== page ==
Gardner fibromas are benign fibrous plaque-like soft tissue masses formed by a haphazard arrangement of collagen fibers. Terminology An acceptable alternative term for Gardner fibroma is Gardner associated fibroma, the term desmoid precursor lesion is now discouraged 1. Epidemiology Gardner ...
Article

Garrington sign (teeth)

Garrington sign is thickening of the periodontal ligament/membrane space of involved teeth in the setting of gnathic osteosarcoma. Symmetrical widening of the space can be seen early in the disease process due to infiltration of tumor cells. 
Article

GCA (disambiguation)

The abbreviation GCA can refer to: giant cell arteritis global cortical atrophy scale
Article

Gene expression classifier

A gene expression classifier (GEC) test is a developing technology in the analysis of indeterminate thyroid nodules, using cells from a fine needle aspiration. The most common commercially available GEC in the United States is known as AFIRMA. The test is designed to use molecular markers to he...
Article

Genioglossus muscle

The genioglossus muscle is a fan-shaped extrinsic muscle of the tongue which makes up the bulk of the tongue. Summary origin: superior mental spine of the symphysis menti (posterior surface of midline mandible) insertion: entire tongue mass and body of the hyoid bone nerve supply: hypoglossa...
Article

Geniohyoid muscle

The geniohyoid muscle is one of the suprahyoid muscles of the neck that is innervated by the ventral ramus of C1. Geniohyoid draws the hyoid bone up and forward during mastication and assists the opening of the mandible. Summary origin: inferior mental spine of the mandible also known as the g...
Article

Genioplasty

Genioplasty or in more simple terms chin augmentation refers to a surgical procedure performed to improve facial balance and/or rejuvenate the lower facial third - mandible. An osseous genioplasty refers to surgery which is performed by creating an osteotomy and then mobilizing an inferior segme...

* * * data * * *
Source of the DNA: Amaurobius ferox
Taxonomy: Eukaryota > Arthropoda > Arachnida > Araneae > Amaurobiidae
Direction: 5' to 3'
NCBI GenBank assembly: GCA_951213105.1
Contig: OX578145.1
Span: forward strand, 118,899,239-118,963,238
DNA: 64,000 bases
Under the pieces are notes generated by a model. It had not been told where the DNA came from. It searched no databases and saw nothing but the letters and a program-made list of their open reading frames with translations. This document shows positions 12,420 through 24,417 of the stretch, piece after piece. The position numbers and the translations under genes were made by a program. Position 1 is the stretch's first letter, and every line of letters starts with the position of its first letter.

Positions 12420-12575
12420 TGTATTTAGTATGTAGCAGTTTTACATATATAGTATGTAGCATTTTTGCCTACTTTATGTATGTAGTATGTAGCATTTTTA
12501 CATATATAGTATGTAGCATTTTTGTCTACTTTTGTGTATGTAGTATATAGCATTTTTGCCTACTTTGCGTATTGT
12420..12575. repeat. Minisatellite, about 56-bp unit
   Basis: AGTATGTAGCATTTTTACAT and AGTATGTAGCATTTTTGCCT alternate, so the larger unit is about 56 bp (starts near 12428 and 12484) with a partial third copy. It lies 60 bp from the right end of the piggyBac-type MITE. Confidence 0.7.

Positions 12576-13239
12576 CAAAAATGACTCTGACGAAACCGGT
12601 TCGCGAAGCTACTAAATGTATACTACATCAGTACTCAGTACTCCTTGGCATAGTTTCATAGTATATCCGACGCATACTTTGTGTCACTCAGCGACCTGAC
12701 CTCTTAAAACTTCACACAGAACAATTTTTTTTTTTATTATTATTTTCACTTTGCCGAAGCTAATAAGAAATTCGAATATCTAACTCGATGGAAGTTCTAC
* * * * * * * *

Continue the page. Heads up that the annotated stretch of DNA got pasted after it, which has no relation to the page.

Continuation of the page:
Article

Geographic skull

A geographic skull is a radiographic appearance which is seen in eosinophilic granuloma (EG) and characterized by destructive lytic bone lesions, the edges of which may be bevelled, scalloped or confluent. See also geographic appearance
Article

Ghost image (orthopantomogram)

A ghost image is a commonly observed artifact in an orthopantomogram whereby a dense, often metallic object is located between the source of x-ray and the focal center, resulting in a duplicate 'ghost' image at the contralateral aspect of the image.  Real image vs ghost image In panoramic imag...
Article

Gillespie syndrome

Gillespie syndrome is a rare genetic condition presenting as a mydriasis, secondary to an omnipresent partial aniridia. The abnormal iris is bilateral, with a highly-specific scalloped inner margin, due to hypoplasia of the central constrictor pupillae fibers. Associated features include an unch...
Article

Giraffe pattern

Giraffe pattern (also known as the pseudonodular appearance) is a distinctive ultrasound appearance characteristic of Hashimoto thyroiditis. Bonavita originally described a thyroid gland with multiple echogenic nodules, separated from one another by bands of hypoechogenicity, reminiscent of a gi...
Article

Glabella

The glabella is the smooth midline bony prominence between the supraciliary arches of the frontal bone, representing the most anterior part of the forehead when standing erect and looking straight ahead. The metopic suture traverses the glabella, between the two frontal bones. Just below it is t...
Article

Globe rupture

Globe rupture is an ophthalmologic emergency. A ruptured globe or an open-globe injury must be assessed in any patient who has suffered orbital trauma because open-globe injuries are a major cause of blindness. In blunt trauma, ruptures are most common at the insertions of the intraocular muscl...
Article

Globus pharyngeus

Globus pharyngeus is the subjective feeling of a lump in the throat which can have a variety of causes, it is not a diagnosis in its own right. In modern practice globus is often evaluated by flexible nasoendoscopy in the first instance since many patients present to otorhinolaryngology services...
Article

Glomus jugulare paraganglioma

Glomus jugulare paraganglioma is a paraganglioma of the head and neck that is confined to the jugular fossa. While it is a rare tumor, it is the most common of the jugular fossa tumors. Epidemiology The relative prevalence of glomus jugulare with respect to other head and neck paraganglioma va...
Article

Glomus jugulotympanicum paraganglioma

Glomus jugulotympanicum paraganglioma is a glomus jugulare paraganglioma that has spread superiorly to involve the middle ear cavity. The term can also be used clinically when a suspected glomus tympanicum paraganglioma involves the hypotympanum as its inferior extent cannot be established clini...
Article

Glomus tympanicum paraganglioma